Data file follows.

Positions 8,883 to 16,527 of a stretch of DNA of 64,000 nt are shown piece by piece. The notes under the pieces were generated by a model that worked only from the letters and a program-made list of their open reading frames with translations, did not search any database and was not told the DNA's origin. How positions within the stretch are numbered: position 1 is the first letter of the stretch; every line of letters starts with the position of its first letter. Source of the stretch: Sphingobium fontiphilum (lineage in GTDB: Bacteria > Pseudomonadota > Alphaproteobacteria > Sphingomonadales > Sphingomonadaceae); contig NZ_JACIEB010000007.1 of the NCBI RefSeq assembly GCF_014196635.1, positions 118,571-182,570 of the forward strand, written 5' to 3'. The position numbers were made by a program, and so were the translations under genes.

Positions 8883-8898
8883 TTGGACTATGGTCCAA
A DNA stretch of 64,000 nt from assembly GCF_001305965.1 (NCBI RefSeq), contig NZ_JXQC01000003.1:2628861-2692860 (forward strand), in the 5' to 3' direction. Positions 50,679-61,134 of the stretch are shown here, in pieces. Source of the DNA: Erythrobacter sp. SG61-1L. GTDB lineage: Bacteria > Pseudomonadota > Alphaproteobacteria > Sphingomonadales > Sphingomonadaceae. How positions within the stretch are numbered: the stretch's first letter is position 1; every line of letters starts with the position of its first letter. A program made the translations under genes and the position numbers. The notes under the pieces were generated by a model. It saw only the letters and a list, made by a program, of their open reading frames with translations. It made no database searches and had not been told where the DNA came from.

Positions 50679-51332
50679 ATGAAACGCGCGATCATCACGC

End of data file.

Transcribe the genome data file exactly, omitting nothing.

Positions 8,883 to 16,527 of a stretch of DNA of 64,000 nt are shown piece by piece. The notes under the pieces were generated by a model that worked only from the letters and a program-made list of their open reading frames with translations, did not search any database and was not told the DNA's origin. How positions within the stretch are numbered: position 1 is the first letter of the stretch; every line of letters starts with the position of its first letter. Source of the stretch: Sphingobium fontiphilum (lineage in GTDB: Bacteria > Pseudomonadota > Alphaproteobacteria > Sphingomonadales > Sphingomonadaceae); contig NZ_JACIEB010000007.1 of the NCBI RefSeq assembly GCF_014196635.1, positions 118,571-182,570 of the forward strand, written 5' to 3'. The position numbers were made by a program, and so were the translations under genes.

Positions 8883-8898
8883 TTGGACTATGGTCCAA
A DNA stretch of 64,000 nt from assembly GCF_001305965.1 (NCBI RefSeq), contig NZ_JXQC01000003.1:2628861-2692860 (forward strand), in the 5' to 3' direction. Positions 50,679-61,134 of the stretch are shown here, in pieces. Source of the DNA: Erythrobacter sp. SG61-1L. GTDB lineage: Bacteria > Pseudomonadota > Alphaproteobacteria > Sphingomonadales > Sphingomonadaceae. How positions within the stretch are numbered: the stretch's first letter is position 1; every line of letters starts with the position of its first letter. A program made the translations under genes and the position numbers. The notes under the pieces were generated by a model. It saw only the letters and a list, made by a program, of their open reading frames with translations. It made no database searches and had not been told where the DNA came from.

Positions 50679-51332
50679 ATGAAACGCGCGATCATCACGC